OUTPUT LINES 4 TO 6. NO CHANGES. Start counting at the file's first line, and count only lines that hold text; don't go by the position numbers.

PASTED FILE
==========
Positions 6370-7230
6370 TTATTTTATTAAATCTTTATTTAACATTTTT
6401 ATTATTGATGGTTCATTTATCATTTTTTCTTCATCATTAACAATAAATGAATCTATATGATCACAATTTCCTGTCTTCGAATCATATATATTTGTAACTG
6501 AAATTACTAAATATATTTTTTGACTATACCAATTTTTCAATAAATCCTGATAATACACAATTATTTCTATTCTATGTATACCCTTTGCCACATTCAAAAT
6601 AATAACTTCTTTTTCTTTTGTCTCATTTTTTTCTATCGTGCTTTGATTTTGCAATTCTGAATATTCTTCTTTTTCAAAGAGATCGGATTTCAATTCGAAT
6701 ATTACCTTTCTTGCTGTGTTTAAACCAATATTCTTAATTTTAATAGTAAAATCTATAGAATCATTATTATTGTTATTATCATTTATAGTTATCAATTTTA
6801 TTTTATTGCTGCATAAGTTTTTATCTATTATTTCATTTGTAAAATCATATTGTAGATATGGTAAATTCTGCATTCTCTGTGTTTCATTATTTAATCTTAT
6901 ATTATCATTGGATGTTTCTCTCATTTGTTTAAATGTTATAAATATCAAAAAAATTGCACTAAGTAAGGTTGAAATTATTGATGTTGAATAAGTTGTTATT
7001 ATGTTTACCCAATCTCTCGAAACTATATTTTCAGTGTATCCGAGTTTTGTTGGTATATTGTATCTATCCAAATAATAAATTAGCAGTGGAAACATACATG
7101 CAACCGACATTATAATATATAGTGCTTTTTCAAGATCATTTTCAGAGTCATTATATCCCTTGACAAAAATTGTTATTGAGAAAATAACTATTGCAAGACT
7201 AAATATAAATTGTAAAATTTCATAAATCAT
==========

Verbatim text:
6501 AAATTACTAAATATATTTTTTGACTATACCAATTTTTCAATAAATCCTGATAATACACAATTATTTCTATTCTATGTATACCCTTTGCCACATTCAAAAT
6601 AATAACTTCTTTTTCTTTTGTCTCATTTTTTTCTATCGTGCTTTGATTTTGCAATTCTGAATATTCTTCTTTTTCAAAGAGATCGGATTTCAATTCGAAT
6701 ATTACCTTTCTTGCTGTGTTTAAACCAATATTCTTAATTTTAATAGTAAAATCTATAGAATCATTATTATTGTTATTATCATTTATAGTTATCAATTTTA